Writing an Essay on an Underlying Cause of World War I
Determining and analyzing the cause of any particular historical event, especially such a complex event like a war, is a highly challenging task, even for a professional historian. On top of that, World War One is still one of the most contentious of events. After the war, which was unprecedentedly destructive, nobody seemed to know exactly what it was all about. Even now there is no broad consensus among historians. For this reason, it can be very intimidated for a student to write about the causes of World War One. However, there’s actually a bright side to this subject. Since there is no consensus, there can be no one “right answer.” As long as you bring facts to support your case, you can put together a successful paper on the underlying cause.
The best papers are those that have a strong thesis. In this case the thesis is the easy part. It will simply take the form of “X was the primary cause of World War One.” However, you should know the difference between types of causality. In one sense, the assassination of Archduke Franz Ferdinand caused World War One, since it is universally agreed that that is the inciting event, but that is not the kind of cause you’re looking for. It’s more of a how the war got started than a why. However, if you look at the context of the assassination, which is the annexation of Bosnia by Austria-Hungary and what became known as the “Bosnian Crisis,” you have a significant thesis to be argued. It’s impossible to overrate the importance of good research.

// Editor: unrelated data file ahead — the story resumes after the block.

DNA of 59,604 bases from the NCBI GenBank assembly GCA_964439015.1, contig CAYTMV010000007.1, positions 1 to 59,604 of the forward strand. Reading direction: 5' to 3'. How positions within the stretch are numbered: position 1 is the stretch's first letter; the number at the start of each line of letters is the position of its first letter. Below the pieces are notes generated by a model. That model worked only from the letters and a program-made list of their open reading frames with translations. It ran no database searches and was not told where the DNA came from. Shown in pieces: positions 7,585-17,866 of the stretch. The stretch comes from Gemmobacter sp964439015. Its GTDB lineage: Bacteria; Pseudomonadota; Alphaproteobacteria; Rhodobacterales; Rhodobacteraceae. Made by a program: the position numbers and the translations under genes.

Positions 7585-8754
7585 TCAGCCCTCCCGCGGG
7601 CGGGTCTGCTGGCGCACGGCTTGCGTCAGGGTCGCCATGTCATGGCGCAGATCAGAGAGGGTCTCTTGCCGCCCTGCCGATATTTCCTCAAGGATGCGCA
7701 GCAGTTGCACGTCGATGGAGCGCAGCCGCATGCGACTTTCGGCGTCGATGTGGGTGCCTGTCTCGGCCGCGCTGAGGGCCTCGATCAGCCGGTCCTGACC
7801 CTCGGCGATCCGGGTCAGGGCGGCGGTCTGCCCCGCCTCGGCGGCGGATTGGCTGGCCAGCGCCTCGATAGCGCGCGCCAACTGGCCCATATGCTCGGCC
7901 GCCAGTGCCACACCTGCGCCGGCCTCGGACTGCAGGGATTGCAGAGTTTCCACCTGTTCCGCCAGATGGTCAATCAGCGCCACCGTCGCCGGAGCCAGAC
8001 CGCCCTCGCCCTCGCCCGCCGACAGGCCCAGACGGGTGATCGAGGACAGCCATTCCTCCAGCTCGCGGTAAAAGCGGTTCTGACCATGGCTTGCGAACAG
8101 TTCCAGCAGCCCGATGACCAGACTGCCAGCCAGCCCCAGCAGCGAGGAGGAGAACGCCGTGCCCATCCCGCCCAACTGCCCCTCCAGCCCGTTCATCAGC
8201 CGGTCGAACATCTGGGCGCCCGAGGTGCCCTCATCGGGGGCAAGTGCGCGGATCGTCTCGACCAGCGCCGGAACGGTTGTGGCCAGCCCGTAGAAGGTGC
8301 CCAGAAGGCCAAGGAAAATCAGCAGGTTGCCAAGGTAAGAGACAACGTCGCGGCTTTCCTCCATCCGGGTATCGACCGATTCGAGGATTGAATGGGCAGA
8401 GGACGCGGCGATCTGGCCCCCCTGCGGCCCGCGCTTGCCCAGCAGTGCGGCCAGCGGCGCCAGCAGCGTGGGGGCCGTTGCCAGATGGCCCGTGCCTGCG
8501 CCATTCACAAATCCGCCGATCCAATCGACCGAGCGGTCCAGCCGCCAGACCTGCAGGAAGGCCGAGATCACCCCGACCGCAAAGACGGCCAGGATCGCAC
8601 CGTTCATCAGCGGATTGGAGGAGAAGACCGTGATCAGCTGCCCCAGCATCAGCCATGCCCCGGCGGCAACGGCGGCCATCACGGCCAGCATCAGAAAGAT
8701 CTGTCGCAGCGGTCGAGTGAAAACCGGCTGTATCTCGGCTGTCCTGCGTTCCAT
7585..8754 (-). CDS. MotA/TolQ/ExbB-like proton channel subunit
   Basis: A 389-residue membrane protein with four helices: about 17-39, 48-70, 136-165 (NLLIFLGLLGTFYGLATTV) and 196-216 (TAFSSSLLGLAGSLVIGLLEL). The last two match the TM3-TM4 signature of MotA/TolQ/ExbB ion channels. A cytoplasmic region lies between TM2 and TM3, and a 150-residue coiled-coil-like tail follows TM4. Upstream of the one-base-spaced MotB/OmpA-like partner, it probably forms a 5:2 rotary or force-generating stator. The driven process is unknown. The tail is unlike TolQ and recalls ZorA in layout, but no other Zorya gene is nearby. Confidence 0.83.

Here’s a quick guide to the causal factors of World War One:
- The growth of nationalism across Europe
- Unresolved territorial disputes
- A complex alliance system between states, (the Germany-Austria “Dual Alliance,” the Franco-Russian alliance, and England and France’s “Entente Cordiale”) which entailed commitments that made it difficult to avoid war.
- A naval arms race between Germany and England
- Imperial rivalry between European states, competing for colonies
- The decline of the Ottoman Empire left a power vacuum
- The conventional wisdom of military strategy emphasized offensive attack
- There was a failure of diplomacy among warring states, illustrated best by Germany’s “Schlieffen Plan”
- The growth of militarism, especially Germany’s militaristic ideology
- Economic and trade rivalries